Join the Love Your Tent campaign

Love Your Tent is a campaign in response to the vast amount of tents and rubbish left behind by people after attending events, and it was inspired by Eco Action Partnership’s work as Sustainability Consultants to the Isle of Wight Music Festival. The aim: Is to make the process of getting up and leaving everything behind you after an event has finished, in order for somebody else to have clear it all up, completely socially unacceptable. This campaign is about behaviour change and we want to encourage people to have more respect, both for their environment and definitely for themselves. www.loveyourtent.com So, what’s the problem? We work on a conservative estimate of 1 to 2 in every 6 tents being left behind, depending on the size of event, the audience demographic, and the all-important weather conditions. Add into this all of the other waste such as chairs, sleeping bags, marquees, pillows, cookers etc, and it means that there is a significant tonnage that is just simply collected and sent to landfill.  We acknowledge the great work that individual event producers are doing to salvage as much as possible from abandoned campsites. But there is only so much demand for second-hand camping equipment, and the salvage programs don’t do much to change attitudes to trashing tents. The Campaign: Our hope is that at every camping event people attend they will see the same actions, the same logo, the same coordinated support and the same message. We’ve made a short film and gathering support from festivals, social media sites, press and campers. We’re setting up an industry recognised standard, with both UK and EU government...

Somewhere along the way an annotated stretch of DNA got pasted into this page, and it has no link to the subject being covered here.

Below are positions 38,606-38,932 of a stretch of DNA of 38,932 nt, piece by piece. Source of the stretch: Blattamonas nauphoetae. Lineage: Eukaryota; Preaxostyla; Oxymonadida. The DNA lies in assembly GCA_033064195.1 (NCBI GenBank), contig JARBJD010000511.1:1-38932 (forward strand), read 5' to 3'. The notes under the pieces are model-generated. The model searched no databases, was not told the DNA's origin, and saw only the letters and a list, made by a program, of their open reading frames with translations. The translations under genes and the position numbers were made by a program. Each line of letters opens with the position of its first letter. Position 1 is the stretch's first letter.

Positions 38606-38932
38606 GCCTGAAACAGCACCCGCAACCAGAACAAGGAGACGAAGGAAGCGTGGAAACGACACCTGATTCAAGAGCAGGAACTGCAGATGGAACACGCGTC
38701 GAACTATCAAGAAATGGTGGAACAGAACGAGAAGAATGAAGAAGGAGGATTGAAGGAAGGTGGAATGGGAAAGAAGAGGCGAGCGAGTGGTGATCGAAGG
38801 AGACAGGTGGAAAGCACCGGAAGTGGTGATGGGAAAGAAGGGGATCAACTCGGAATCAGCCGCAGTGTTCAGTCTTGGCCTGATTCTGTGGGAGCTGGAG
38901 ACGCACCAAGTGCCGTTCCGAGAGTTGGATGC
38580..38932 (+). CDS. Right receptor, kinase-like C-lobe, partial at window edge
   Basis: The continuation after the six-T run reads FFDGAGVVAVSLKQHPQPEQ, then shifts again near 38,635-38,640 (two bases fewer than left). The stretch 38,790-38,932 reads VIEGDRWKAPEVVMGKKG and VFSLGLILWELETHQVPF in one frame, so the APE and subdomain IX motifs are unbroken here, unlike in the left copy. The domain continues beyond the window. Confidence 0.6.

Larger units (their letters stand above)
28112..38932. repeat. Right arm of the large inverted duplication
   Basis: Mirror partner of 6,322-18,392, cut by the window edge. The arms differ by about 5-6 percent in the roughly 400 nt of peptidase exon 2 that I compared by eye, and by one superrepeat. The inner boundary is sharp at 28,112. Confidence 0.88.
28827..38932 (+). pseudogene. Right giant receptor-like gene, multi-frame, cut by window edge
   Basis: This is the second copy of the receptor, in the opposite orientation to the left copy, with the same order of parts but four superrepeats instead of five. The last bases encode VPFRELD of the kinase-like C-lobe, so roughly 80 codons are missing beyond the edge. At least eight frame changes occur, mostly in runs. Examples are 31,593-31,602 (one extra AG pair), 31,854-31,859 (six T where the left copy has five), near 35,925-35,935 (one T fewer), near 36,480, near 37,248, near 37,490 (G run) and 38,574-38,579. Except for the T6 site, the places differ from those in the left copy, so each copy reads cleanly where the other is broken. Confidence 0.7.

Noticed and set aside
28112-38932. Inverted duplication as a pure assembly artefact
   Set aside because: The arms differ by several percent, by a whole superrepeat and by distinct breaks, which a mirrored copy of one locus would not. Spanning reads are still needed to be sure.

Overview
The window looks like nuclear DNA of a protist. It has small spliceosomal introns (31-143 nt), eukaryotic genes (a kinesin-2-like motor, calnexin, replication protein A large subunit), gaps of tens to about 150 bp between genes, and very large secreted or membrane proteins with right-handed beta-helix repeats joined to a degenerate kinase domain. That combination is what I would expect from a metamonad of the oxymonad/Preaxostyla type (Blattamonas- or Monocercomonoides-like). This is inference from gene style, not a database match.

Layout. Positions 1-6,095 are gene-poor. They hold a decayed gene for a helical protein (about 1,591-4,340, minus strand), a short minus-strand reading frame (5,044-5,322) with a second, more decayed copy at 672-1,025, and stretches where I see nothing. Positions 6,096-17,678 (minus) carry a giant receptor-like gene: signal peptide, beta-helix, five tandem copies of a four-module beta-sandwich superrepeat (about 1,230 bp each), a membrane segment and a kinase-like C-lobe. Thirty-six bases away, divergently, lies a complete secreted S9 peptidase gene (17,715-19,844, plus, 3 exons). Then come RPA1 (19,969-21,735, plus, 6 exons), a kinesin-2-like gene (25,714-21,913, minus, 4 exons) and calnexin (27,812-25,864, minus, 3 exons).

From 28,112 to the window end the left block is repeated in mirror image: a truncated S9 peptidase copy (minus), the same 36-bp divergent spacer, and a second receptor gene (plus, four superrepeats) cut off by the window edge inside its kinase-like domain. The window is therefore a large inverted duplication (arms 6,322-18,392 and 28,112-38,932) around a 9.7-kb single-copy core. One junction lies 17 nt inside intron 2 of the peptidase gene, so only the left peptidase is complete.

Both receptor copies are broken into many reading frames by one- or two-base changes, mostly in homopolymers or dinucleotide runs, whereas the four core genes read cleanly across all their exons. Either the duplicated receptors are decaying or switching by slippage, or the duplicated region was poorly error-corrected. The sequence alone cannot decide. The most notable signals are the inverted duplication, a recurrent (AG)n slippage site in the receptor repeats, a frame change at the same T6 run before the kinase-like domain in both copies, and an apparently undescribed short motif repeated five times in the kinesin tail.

Run a Green Trader Award

Encourage food stalls, merchandise stalls, exhibitors and other vendors to be as sustainable as possible. This can be the products they are selling, the physical set up of their exhibit/stall, or the way they are operating. Put signage out to recognise the winners and offer them discounts or free pitches at future events. The trader in the image to the right was the ultimate! She harvested discarded tents from Reading Festival and made them into rain ponchos and bags to sell at Glastonbury...

Run a Resource Reclamation Station

Make a bit of a fuss over your waste stations. Rather than have just a boring set of bins, think about creative ways to present your waste. This can include staffed booths, offering incentives to return waste, or making the bins art themselves. Global Inheritance has a waste bin art program. Look at their stuff here. www.globalinheritance.org/trashed-art-of-recycling    ...

Green Energy Sign Up

Partner with a renewable energy provider. Get them to host a stall and challenge your attendees to sign their offices and homes up to a  green energy. The Bellingen Energy Festival is an event actually committed entirely to this concept! energyfestival.org...

Do Waste As Art

Collect recyclables and make art grow during your event. Use chicken wire and metal to create a frame and then fill it with cans. The photo on the right is at Sountbound Festival in Western Australia. You can also flatten the cans and stick them on the outside of the structure if you’re wanting to make a dragon or fish! This is what they did at Electric Picnic in Ireland. Use plastic milk bottles to make an elephant like that did at Glastonbury Festival in the...